Red Palm Fruit Oil

G. Ischaemia-reperfusion injury

  • 1. Dietary red palm oil reduces ischaemia-reperfusion injury in rats fed a hypercholesterolaemic diet.

    Kruger, M. J. et al. (2007). Dietary red palm oil reduces ischaemia-reperfusion injury in rats fed a hypercholesterolaemic diet. Britian Journal of Nutrition. 97(4):653-60.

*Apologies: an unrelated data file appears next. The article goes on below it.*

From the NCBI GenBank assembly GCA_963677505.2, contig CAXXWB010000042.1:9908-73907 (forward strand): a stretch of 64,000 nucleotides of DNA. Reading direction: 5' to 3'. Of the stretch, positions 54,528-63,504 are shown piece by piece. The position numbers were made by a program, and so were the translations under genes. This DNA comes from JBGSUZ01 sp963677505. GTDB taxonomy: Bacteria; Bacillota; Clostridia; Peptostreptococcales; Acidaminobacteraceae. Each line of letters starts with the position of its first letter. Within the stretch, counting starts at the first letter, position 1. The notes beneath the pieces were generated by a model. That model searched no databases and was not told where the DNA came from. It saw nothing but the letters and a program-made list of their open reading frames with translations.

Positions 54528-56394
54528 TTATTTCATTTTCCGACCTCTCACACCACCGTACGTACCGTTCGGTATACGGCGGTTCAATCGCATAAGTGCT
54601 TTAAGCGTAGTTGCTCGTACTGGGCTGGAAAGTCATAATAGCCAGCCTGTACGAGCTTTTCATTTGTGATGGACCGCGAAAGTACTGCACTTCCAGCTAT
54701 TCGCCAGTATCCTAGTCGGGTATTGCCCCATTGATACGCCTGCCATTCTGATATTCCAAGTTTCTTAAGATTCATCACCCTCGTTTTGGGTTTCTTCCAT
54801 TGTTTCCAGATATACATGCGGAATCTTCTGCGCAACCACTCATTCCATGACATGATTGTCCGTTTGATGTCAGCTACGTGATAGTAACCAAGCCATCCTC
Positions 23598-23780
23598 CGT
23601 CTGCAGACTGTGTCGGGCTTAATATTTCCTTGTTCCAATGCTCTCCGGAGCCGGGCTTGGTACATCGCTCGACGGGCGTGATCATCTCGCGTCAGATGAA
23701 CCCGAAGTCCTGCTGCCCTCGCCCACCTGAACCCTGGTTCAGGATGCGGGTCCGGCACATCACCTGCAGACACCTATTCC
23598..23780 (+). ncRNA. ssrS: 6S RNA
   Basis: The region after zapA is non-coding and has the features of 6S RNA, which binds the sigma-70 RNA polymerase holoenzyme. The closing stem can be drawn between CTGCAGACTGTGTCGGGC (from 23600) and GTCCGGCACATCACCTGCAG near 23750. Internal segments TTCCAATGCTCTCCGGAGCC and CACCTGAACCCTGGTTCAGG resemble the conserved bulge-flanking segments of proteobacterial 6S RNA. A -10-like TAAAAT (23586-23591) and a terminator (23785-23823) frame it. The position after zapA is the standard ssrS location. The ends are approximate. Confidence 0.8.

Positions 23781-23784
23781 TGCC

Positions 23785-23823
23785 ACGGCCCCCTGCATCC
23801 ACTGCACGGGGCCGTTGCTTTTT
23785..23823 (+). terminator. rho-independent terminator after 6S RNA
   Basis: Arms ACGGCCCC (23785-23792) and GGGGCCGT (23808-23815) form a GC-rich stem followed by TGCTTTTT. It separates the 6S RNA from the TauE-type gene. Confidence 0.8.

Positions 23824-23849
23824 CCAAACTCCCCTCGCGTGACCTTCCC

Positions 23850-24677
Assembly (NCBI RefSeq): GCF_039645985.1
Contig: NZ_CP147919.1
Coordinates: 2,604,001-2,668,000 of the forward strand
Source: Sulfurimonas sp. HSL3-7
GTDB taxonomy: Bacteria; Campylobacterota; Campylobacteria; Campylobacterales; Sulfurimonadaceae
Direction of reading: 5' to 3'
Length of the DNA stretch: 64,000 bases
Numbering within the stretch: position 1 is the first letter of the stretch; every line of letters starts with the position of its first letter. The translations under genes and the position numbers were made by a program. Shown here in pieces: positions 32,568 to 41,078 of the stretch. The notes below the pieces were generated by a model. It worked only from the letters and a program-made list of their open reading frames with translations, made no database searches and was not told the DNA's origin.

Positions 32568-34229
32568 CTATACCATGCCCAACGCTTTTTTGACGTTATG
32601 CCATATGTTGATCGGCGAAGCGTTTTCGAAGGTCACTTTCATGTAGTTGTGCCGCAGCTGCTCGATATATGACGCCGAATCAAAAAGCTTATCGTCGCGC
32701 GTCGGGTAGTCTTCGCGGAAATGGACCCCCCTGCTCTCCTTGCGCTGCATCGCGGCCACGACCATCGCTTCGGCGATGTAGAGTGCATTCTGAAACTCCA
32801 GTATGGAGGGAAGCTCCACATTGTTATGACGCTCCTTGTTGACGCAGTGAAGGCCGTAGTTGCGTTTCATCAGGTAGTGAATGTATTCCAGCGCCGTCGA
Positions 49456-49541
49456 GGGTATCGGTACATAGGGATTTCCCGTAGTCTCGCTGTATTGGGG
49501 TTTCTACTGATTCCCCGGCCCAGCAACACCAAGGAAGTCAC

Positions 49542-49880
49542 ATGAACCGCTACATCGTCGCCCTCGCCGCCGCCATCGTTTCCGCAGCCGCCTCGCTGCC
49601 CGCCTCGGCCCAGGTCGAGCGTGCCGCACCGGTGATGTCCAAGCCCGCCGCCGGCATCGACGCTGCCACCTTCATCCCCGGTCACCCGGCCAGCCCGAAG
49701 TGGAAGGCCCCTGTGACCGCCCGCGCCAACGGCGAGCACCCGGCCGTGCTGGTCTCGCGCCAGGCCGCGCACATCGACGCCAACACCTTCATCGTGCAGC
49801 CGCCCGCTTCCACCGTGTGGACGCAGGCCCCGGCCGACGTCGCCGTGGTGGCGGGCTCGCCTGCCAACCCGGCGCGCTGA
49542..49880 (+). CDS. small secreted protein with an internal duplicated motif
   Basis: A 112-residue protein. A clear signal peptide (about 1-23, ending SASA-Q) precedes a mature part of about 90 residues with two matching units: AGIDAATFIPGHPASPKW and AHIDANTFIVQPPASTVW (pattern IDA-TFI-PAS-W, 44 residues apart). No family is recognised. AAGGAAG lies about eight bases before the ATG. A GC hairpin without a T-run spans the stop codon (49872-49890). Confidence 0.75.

We have previously shown that dietary red palm oil (RPO) supplementation improves functional recovery in hearts subjected to ischaemia-reperfusion. However, little knowledge exists concerning the effects of RPO supplementation of a high-cholesterol diet on ischaemia-reperfusion injury. The signalling mechanisms responsible for RPO's effects in the presence of cholesterol also remain to be elucidated. Therefore, the aim of the present study was to examine the effects of RPO, given with a high-cholesterol diet, on mitogen-activated protein kinase (MAPK) phosphorylation and apoptosis. Long-Evans rats were fed a control diet, a control diet containing 2% cholesterol, or a control diet containing 2% cholesterol and 7 g RPO per kg (CRPO) for 5 weeks. Hearts were excised and mounted on an isolated working heart perfusion apparatus. Cardiac function was measured after which hearts were freeze-clamped and used to assess MAPK phosphorylation and to evaluate apoptosis. Cholesterol supplementation caused a poor aortic output (AO) recovery compared with the control group (35.5 (sem 6.2) v. 55.4 (sem 2.5) %), but when RPO was added, the percentage AO increased significantly. The cholesterol group's poor AO was associated with a significant increase in p38-MAPK phosphorylation, whereas the CRPO-supplemented group showed as significant reduction in p38-MAPK phosphorylation when compared with the cholesterol-supplemented group. This significant reduction in p38-MAPK was also associated with reduced apoptosis as indicated by significant reductions in caspase-3 and poly(ADP-ribose) polymerase cleavage.